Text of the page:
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Hydrochloric Acid is a strong mineral acid with many uses in industry. Generally, the more industrialised a nation is, the greater the use of Hydrochloric Acid. Hydrochloric Acid in its concentrated form is also commonly known as HCl, Muriatic Acid and Fuming Hydrochloric Acid. All these names refer to essentially the same material.
Hydrochloric Acid has an interesting history which can be traced back to the Middle Ages when it was used by alchemists who were trying to trace the philosopher's stone. Large-scale production of Hydrochloric Acid was first developed around the time of the Industrial Revolution and today Hydrochloric Acid is one of the most important acids in industry.
Hydrochloric Acid is widely used in the chemical industry and in steel-making, where it is used to remove rust scale from iron or steel before it is processed. HCl is widely used in the food industry, both for canning foodstuffs and in the manufacture of corn syrups and soft drinks. Muriatic Acid or Fuming Hydrochloric Acid is also a key component in the production of PVC. Hydrochloric Acid is found in many household cleaning products. For further details of Hydrochloric Acid uses and Hydrochloric Acid in the Laboratory, please refer to the relevant pages of this website.
Hydrochloric Acid packaging and labelling requirements are governed by legislation according to the 'CHIP Regulations' whose full title is 'The Chemicals (Hazard Information and Packaging for Supply) Regulations 2009'. Hydrochloric Acid is classified as 'Corrosive' or 'Irritant' according to its concentration.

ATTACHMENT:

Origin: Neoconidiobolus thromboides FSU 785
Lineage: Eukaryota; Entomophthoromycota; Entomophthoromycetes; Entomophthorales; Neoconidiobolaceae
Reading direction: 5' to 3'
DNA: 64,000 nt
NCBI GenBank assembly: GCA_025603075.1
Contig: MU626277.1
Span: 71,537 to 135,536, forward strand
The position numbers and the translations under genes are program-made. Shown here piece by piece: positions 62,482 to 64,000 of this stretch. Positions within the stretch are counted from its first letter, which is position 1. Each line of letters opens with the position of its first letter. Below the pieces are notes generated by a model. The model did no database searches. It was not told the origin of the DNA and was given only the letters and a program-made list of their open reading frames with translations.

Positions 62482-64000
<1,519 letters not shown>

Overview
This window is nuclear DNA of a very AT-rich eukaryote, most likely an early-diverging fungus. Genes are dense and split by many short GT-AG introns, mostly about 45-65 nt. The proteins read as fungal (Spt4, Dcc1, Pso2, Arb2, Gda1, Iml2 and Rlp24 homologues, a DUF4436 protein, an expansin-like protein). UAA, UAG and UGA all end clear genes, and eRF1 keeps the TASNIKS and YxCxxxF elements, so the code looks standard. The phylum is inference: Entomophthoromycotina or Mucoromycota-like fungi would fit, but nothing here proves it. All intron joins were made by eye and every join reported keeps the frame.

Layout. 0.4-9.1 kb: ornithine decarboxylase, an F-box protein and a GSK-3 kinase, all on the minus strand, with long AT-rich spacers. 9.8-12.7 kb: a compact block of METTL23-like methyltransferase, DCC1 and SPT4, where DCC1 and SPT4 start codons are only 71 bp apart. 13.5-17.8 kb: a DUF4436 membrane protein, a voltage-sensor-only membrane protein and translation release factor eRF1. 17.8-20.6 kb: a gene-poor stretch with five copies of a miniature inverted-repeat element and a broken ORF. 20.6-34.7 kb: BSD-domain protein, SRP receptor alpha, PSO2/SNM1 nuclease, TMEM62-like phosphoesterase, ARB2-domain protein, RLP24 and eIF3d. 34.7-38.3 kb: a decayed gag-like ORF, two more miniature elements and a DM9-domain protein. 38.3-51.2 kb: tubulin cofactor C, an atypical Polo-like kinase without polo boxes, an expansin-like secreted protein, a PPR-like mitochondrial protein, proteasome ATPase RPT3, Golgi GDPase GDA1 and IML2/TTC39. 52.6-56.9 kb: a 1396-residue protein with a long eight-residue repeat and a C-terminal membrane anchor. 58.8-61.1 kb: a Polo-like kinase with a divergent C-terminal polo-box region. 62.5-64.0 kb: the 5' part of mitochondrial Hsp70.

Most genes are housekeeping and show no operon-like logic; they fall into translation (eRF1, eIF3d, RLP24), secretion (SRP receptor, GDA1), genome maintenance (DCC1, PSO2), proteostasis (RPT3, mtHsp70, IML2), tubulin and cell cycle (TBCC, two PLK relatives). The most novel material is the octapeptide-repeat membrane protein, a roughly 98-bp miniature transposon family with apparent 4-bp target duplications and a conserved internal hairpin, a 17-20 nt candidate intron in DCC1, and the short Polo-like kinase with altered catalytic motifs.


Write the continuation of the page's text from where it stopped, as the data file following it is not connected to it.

Dangerous substances such as Hydrochloric Acid must be labelled with the full name, address and telephone number of the supplier, together with the name of the substance. All Risk and Safety Phrases should be listed, together with the EC number. For further information on Hydrochloric Acid packaging, Hydrochloric Acid labelling and transporting Hydrochloric Acid, please refer to the relevant pages of this website.
Potential Hydrochloric Acid hazards include serious burns to the skin and eyes, with the risk of causing long-term or permanent damage. Ingestion of Hydrochloric Acid can cause burns to the mouth, oesophagus and gastro-intestinal tract. The vapours of Hydrochloric Acid may damage mucous membranes and pulmonary oedemas may occur. Coughing and irritation to the bronchial tract may result from inhalation of the material.
Personal Protective Equipment (PPE) must always be worn when working with or handling Hydrochloric Acid. This should include protective clothing, footwear and appropriate eye protection, together with respiratory equipment, as appropriate. Full details of Hydrochloric Acid hazards (Muriatic Acid hazards, Fuming Hydrochloric Acid hazards) can be found on the relevant web pages of this site.
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http://www.hydrochloric-acid.co.uk/ | Saved Friday, November 18th, 2011 - 5:34 AM